Thomson William Pte 4457097
Name Thomson William
Army number 4457097
Decorations None known beyond Service Awards.
Date of birth Born Sunderland 9/9/1918. A 21st Birthday congratulatory message appeared in the Sunderland Echo on 9/9/1939 relating to William at 8 Deptford Terrace, from Granny, Aunt Bella and Uncle Bill, cousins Charlie and Margaret Warburton.
Age 22 at the time of his death.
Unit Joined The Durham Light Infantry, T, no enlistment date - but probably September/October 1939. Posted 11th Battalion DLI. Served BEF. Listed MISSING 20/6/1940. Now known to have DIED of WOUNDS in the village of FOSSEUX 21/5/40.
Platoon or other sub-unit
Task or role
Joined Brigade Probably September 1939.
Prisoner of War
Died/Killed in action 21-May-40.
Home address Resident of Sunderland. Son of William and Margaret Thomson, Deptford, Sunderland. William's mother re-married in Q3 1947. In the 1939 General Register he is identified as a Coach Painter. Initially interred on the outskirts of the village where he was fatally wounded. Re-buried Fosseux Communal Cemetery.
Source table 11DLI
The villagers of FOSSEUX, who have helped to tend the grave of Private THOMSON - the only Commonwealth War Grave in this particular cemetery, held a local exhibition to commemorate the 70th Anniversary of VE Day on 8th May 2015, and took the opportunity to honour his memory at the same time. Celebrated French historian Andre Coilliott - who lives not far from the village - was invited to take part in the ceremonies and gave a talk on the battles which took place in the area in May 1940, which are the subject of his published works.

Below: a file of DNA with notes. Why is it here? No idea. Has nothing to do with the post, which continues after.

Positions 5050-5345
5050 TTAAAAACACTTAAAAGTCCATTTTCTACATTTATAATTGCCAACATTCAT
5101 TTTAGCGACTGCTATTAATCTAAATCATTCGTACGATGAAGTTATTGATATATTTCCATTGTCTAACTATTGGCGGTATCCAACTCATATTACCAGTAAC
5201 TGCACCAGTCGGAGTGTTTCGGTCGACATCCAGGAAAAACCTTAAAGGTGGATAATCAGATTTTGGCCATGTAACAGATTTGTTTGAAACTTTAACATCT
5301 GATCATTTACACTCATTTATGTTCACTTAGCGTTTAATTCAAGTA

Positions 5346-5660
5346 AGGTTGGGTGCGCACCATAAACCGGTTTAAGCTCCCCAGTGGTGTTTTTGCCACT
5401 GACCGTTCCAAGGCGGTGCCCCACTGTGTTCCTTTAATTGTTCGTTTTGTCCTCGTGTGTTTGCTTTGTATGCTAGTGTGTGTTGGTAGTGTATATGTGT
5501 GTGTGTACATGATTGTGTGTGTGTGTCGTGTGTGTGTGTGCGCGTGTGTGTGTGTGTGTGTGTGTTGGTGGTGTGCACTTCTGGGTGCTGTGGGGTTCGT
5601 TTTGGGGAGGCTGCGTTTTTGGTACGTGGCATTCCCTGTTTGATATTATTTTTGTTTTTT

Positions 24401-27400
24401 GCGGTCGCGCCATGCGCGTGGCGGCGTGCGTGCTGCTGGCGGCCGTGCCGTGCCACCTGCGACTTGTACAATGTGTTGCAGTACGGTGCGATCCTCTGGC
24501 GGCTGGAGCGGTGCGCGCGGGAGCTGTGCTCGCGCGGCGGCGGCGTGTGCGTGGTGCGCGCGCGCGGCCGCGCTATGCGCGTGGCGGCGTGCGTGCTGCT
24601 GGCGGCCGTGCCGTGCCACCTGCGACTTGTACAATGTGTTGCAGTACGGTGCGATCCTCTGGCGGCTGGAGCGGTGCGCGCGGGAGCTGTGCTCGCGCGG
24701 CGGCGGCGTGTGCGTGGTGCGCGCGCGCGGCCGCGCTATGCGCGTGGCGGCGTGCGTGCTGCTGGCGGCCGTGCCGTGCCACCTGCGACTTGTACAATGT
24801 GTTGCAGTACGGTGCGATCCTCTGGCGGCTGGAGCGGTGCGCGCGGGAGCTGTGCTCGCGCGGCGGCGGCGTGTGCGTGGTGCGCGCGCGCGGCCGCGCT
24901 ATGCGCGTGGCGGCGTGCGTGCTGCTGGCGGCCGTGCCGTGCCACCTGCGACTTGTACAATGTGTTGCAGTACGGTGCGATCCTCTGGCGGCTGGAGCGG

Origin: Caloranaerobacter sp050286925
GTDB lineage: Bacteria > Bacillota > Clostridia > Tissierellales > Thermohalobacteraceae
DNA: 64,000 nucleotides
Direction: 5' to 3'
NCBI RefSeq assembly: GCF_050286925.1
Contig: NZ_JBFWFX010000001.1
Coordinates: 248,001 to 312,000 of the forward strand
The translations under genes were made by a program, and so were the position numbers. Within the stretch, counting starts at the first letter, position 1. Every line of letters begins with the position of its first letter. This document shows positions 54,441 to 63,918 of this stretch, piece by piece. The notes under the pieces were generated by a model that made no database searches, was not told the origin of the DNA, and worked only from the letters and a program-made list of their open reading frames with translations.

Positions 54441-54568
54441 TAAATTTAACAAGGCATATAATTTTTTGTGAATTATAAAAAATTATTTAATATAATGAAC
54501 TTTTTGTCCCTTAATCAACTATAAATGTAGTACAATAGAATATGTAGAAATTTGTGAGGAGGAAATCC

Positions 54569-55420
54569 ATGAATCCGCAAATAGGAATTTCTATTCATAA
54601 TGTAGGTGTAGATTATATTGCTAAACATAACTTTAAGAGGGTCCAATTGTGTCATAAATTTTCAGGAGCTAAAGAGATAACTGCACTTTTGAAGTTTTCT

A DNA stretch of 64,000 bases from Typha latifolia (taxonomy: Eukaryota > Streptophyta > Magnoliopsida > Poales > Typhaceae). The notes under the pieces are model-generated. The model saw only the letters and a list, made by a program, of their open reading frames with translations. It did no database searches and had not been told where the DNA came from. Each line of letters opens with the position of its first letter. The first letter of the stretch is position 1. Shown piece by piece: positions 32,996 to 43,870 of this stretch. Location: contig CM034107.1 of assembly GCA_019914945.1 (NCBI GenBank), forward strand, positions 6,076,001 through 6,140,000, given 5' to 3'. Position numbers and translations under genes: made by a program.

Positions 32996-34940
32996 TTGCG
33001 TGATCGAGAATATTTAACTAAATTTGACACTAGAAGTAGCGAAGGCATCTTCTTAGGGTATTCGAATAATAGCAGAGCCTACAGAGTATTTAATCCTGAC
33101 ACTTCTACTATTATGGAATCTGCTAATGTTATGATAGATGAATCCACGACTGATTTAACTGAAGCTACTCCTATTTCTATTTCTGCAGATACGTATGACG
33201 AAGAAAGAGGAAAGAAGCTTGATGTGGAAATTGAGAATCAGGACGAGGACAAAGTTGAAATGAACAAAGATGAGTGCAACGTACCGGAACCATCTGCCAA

A villager, who was an eye-witness in 1940, stated that Private THOMSON had been seeking cover on the edge of the village when he was wounded by machine-gun fire from what was probably a reconnaissance motorcycle combination driving to the village from the direction of GUOY. He died from his wounds shortly afterwards, but did express the wish to be buried where he fell. CWGC have confirmed that, having been interred in the local cemetery, his remains were not subsequently relocated to one of the consolidated cemeteries, and so he remains as the only casualty to rest in that local cemetery.
Our attempts to trace any surviving relatives of Private THOMSON - so that the villagers could invite them to take part in the ceremonies - were unfortunately unsuccessful. His parents apparently had no other children. Any relatives are welcome to contact the Lead Researcher who can provide contact information for the village. For a map of the area please click here.
On one of her monthly visits to tidy the grave, our local contact in Fosseux, Regine, realised that someone had placed memorabilia from Sunderland - items from Sunderland AFC as well as flowers and local beer - by the headstone. Clearly a visit to the grave had taken place, but we have not yet been able to ascertain if this was by a friend or a relative and, if so, who it was.
Here is what is written in the inscription on the foot of the headstone:-
Where loveliness never dies
He lives in a land of glory
Mid blue & golden skies
A series of photographs from the day are set out below - for which thanks are due to Mde Regine Verguier. Sincere appreciation is due to Regine and her neighbours for the work they have done over the years in tending this grave, in addition to the work carried out by CWGC.
In a later message Mde Verguier forwarded a photograph of Pte Thomson's temporary grave marker. The photograph had been found during a family house clearance and is now added below.